Created by Jijith Nadumuri at 24 Jul 2011 15:04 and updated at 24 Jul 2011 15:04


vp.2.15 Bharata relates the story of Ribhu and Nidagha. The latter, the pupil of the former, becomes a prince, and is visited by his preceptor, who explains to him the principles of unity, and departs.
vp.2.15 Parasara continued. Having terminated these remarks, the Brahman repeated to the silent and meditating prince a tale illustrative of the doctrines of unity. "Listen, prince," he proceeded, "to what was formerly uttered by Ribhu, imparting holy knowledge to the Brahman Nidagha. Ribhu was a son of the supreme Brahma, who, from his innate disposition, was of a holy character, and acquainted with true wisdom. Nidagha, the son of Pulastya, was his disciple; and to him Ribhu communicated willingly perfect knowledge, not doubting of his being fully confirmed in the doctrines of unity, when he had been thus instructed.
vp.2.15 "The residence of Pulastya was at Viranagara, a large handsome city on the banks of the Devika river. In a beautiful grove adjoining to the stream the pupil of Ribhu, Nidagha, conversant with devotional practices, abode. When a thousand divine years had elapsed, Ribhu went to the city of Pulastya, to visit his disciple. Standing at the doorway, at the end of a sacrifice to the Viswadevas, he was seen by his scholar, who hastened to present him the usual offering, or Arghya, and conducted him into the house; and when his hands and feet were washed, and he was seated, Nidagha invited him respectfully to eat (when the following dialogue ensued):
vp.2.15 Nidagha". There are cakes of meal, rice, barley, and pulse in the house; partake, venerable sir, of whichever best pleases you.
vp.2.15 Nidagha". Ho dame, be quick, and prepare whatever is most delicate and sweet in the house, to feed our guest.
vp.2.15 "Having thus spoken, the wife of Nidagha, in obedience to her husband s commands, prepared sweet and savoury food, and set it before the Brahman; and Nidagha, having stood before him until he had eaten of the meal which he had desired, thus reverentially addressed him:
vp.2.15 Nidagha". Have you eaten sufficiently, and with pleasure, great Brahman? and has your mind received contentment from your food? Where is your present residence? whither do you purpose going? and whence, holy sir, have you now come?
vp.2.15 "Having heard these words, conveying the substance of ultimate truth, Nidagha fell at the feet of his visitor, and said, Shew favour unto me, illustrious Brahman, and tell me who it is that for my good has come hither, and by whose words the infatuation of my mind is dissipated. To this, Ribhu answered, I am Ribhu, your preceptor, come hither to communicate to you true wisdom; and having declared to you what that is, I shall depart. Know this whole universe to be the one undivided nature of the supreme spirit, entitled Vasudeva. Thus having spoken, and receiving the prostrate homage of Nidagha, rendered with fervent faith, Ribhu went his way."
vp.2.16 "AFTER the expiration of another thousand years, Ribhu again repaired to the city where Nidagha dwelt, to instruct him farther in true wisdom. When he arrived near the town, he beheld a prince entering into it, with a splendid retinue; and his pupil Nidagha standing afar off, avoiding the crowd; his throat shrivelled with starvation, and bearing from the thicket fuel and holy grass. Ribhu approached him, and saluting him reverentially (as if he was a stranger) demanded why he was standing in such a retired spot. Nidagha replied, There is a great crowd of people attending the entrance of the king into the town, and I am staying here to avoid it. Tell me, excellent Brahman, said Ribhu, for I believe that thou art wise, which is here the king, and which is any other man. The king, answered Nidagha, is he who is seated on the fierce and stately elephant, vast as a mountain peak; the others are his attendants. You have shewn me, observed Ribhu, at one moment the elephant and the king, without noticing any peculiar characteristic by which they may be distinguished. Tell me, venerable sir, is there any difference between them? for I am desirous to know which is here the elephant, which is the king. The elephant, answered Nidagha, is underneath; the king is above him. Who is not aware, Brahman, of the relation between that which bears and that which is borne? To this Ribhu rejoined, Still explain to me, according to what I know of it, this matter: what is it that is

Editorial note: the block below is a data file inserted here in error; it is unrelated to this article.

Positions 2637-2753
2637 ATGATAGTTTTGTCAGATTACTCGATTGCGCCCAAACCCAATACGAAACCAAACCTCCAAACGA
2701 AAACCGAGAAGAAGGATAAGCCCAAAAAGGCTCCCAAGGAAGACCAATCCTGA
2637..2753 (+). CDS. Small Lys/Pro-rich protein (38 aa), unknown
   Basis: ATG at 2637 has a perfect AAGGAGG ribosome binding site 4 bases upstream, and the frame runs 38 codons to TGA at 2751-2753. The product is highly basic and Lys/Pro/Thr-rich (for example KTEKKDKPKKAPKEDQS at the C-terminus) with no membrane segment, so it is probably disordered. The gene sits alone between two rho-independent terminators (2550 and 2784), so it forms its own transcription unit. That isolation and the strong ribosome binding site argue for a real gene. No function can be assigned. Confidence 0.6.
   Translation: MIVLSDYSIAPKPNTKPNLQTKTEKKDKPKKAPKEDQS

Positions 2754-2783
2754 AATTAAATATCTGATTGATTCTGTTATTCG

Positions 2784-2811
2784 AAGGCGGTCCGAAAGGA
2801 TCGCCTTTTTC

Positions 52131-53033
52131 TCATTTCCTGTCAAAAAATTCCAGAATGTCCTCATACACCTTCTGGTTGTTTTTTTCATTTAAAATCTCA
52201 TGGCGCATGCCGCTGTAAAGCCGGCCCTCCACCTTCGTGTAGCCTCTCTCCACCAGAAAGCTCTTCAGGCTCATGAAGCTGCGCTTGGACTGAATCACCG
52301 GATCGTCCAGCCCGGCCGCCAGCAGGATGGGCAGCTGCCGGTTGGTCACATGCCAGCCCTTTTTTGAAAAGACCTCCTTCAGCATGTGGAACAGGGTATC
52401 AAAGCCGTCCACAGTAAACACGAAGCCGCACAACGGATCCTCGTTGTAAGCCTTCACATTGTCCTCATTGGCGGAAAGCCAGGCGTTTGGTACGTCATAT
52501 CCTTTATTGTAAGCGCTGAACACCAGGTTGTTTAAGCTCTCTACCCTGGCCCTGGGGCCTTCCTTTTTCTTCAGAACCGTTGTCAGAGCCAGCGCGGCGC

vp.2.16 meant by the word underneath, and what is it that is termed above? As soon as he had uttered this, Nidagha jumped upon Ribhu, and said, Here is my answer to the question you have asked: I am above, like the Raja.; you are underneath, like the elephant. This example, Brahman, is intended for your information. Very well, said Ribhu, you, it seems, are as it were the Raja, and I am like the elephant; but come now do you tell me which of us two is you; which is I.
vp.2.16 "When Nidagha heard these words, he immediately fell at the feet o the stranger, and said, Of a surety thou art my saintly preceptor Ribhu the mind of no other person is so fully imbued with the doctrines of unity as that of my teacher, and hence I know that thou art he. To this Ribhu replied, I am your preceptor, by name Ribhu, who, pleased with: the dutiful attention he has received, has come to Nidagha to give him instruction: for this purpose have I briefly intimated to you divine truth, the essence of which is the non duality of all. Having thus spoken to Nidagha, the Brahman Ribhu went away, leaving his disciple profoundly impressed, by his instructions, with belief in unity. He beheld all beings thenceforth as the same with himself, and, perfect in holy knowledge, obtained final liberation.

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